• Update: Still awaiting committee vote. The hearing won’t be so bad, I suspect, though the vote on the floor will be a sign of the Republican’s future as an opposition. If the vote is very partisan, then they will be acting the disruptive and antagonistic role. If the line between the parties is blurred, then they will be playing a critical and constructive role. It’s all because of the powers that Holder will have – powers enough to investigate the behaviour of the previous administration. Keep an eye on this one.

Tom Vilsack, former two-term governor of Iowa, was nominated for Secretary of Agriculture on the 17th of December. His hearing, in front of the Agriculture, Nutrition and Forestry Committee, was held on the 14th of January, and he now is waiting for the committee’s vote;

  • Update: The Agriculture, Nutrition and Forestry Committee forwent its vote, with the nomination going straight to the Senate floor. Vislack was confirmed by voice vote on the 20th of January. The is one of the 6 nominations that were fast-tracked on inauguration day.

Robert Gates, the current Secretary of Defense, does not require reconfirmation.

  • While not an update on the confirmation process, I’d like to mention a bit of future trivia. During the whole inauguration ceremony, Robert Gates wasn’t there. Instead, he was at an undisclosed and secure location as per the requirements for the line of succession. The rules are that, when there is an assembly of the entire line of succession, such as the inauguration ceremony or a presidential address to a joint sitting of congress, that one member of the line must be kept in a secure and undiscolsed location in case something were to incapacitate every other member. Seeings how Gates was in the line of succession for both President Bush and President Obama, and he was the only cabinet member sworn in for Obama’s new team, he was kept away.

Lisa Jackson, former chief of staff to the governor of New Jersey, assistant commissioner of Compliance and Enforcement and assistant commissioner for Land Use Management and commissioner of Department of Environmental Protection in New Jersey, was nominated for Administrator of the EPA on the 12th of December. She fronted the Environment and Public Works Committee on the 14th of January for her hearing, and now is waiting for their vote. Two bits of information: Jackson has over 20 years experience in various EPA departments at the state and national level, and; she will be the first African-American to lead the department.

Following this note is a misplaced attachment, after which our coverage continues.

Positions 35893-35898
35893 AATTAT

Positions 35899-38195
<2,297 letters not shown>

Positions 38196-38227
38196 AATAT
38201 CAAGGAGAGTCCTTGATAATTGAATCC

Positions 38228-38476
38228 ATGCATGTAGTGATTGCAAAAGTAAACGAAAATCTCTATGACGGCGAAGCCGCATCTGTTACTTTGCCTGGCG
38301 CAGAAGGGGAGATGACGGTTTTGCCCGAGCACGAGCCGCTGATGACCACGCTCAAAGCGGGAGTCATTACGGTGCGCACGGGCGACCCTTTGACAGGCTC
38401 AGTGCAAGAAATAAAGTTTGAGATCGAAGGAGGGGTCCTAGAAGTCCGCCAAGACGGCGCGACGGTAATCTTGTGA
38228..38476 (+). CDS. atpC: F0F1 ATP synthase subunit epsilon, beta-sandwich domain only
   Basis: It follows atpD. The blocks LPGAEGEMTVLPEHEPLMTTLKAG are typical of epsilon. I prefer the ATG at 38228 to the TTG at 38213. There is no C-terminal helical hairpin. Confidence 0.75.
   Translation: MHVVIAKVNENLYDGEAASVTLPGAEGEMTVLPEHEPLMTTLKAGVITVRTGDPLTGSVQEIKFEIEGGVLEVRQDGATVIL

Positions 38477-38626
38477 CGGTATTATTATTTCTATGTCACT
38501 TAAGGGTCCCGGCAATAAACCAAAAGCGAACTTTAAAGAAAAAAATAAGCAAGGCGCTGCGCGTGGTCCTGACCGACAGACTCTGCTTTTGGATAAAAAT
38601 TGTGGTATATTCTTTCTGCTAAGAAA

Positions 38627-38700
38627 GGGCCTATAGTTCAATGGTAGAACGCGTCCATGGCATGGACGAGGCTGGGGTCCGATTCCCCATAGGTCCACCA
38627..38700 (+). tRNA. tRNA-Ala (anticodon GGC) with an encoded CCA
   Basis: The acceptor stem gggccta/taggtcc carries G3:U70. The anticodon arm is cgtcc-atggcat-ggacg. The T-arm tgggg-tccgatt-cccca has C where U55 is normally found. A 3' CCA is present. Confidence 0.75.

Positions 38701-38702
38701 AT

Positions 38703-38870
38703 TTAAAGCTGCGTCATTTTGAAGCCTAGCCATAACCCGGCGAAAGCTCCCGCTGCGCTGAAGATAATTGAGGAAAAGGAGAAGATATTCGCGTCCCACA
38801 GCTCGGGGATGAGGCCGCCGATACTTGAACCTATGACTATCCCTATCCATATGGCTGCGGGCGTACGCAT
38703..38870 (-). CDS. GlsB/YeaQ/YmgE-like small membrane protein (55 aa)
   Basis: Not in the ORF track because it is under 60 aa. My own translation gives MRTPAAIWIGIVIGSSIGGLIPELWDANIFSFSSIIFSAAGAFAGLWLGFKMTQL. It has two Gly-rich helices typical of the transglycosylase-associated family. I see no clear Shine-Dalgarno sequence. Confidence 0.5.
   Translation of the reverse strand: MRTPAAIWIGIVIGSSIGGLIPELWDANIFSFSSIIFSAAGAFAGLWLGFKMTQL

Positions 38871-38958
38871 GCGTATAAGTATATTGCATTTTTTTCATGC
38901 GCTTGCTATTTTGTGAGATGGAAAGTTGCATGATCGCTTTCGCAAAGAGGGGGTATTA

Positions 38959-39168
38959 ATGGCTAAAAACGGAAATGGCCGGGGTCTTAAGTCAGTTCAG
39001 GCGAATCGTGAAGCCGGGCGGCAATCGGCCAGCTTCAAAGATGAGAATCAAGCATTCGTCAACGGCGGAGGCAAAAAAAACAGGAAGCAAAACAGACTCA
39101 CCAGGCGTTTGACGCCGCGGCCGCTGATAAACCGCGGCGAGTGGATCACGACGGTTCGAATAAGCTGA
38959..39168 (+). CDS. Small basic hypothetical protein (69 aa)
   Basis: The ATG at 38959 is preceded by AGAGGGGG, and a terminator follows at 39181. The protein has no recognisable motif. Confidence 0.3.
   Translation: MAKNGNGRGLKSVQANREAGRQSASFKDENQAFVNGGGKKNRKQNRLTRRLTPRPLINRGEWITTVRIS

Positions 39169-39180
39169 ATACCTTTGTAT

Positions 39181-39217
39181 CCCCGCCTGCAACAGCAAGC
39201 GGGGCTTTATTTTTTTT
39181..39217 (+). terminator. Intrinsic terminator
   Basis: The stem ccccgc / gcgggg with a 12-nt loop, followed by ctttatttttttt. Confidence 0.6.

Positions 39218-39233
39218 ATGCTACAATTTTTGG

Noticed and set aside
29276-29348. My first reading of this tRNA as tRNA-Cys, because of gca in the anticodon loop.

• Update: Still awaiting committee vote.

Janet Napolitano, current (until confirmation) governor of Arizona and former attorney general of Arizona, was nominated for Secretary of Homeland Security on the 1st of December. Her hearing before the Homeland Security and Governmental Affairs Committee was carried out on the 15th of January and she now waits for their vote.

  • Update: The Homeland Security and Governmental Affairs Committee forwent its vote, with the nomination going straight to the Senate floor. Napolitano was confirmed by voice vote on the 20th of January. The is one of the 6 nominations that were fast-tracked on inauguration day. While I said that the OMB job was probably the most important to be filled, this would give it a close second.

Ken Salazar, current (until confirmation) senator for Colorado and former attorney general of Colorado, was nominated for Secretary of the Interior on 17th of December. His hearing, on the 15th of January was in front of the Energy and Natural Resources Committee as well, and is waiting for their vote.

  • Update: The Energy and Natural Resources Committee forwent its vote, with the nomination going straight to the Senate floor. Napolitano was confirmed by voice vote on the 20th of January. The is one of the 6 nominations that were fast-tracked on inauguration day.

Hilda Solis, current congresswoman for the 32nd district in California and former state assemblymember and senator, was nominated for Secretary of Labor on the 19th of December. Her hearing was also before the Health, Education, Labor and Pensions Committee on the 9th of January. She is still waiting for the committee to vote.

  • Update: Still awaiting committee vote.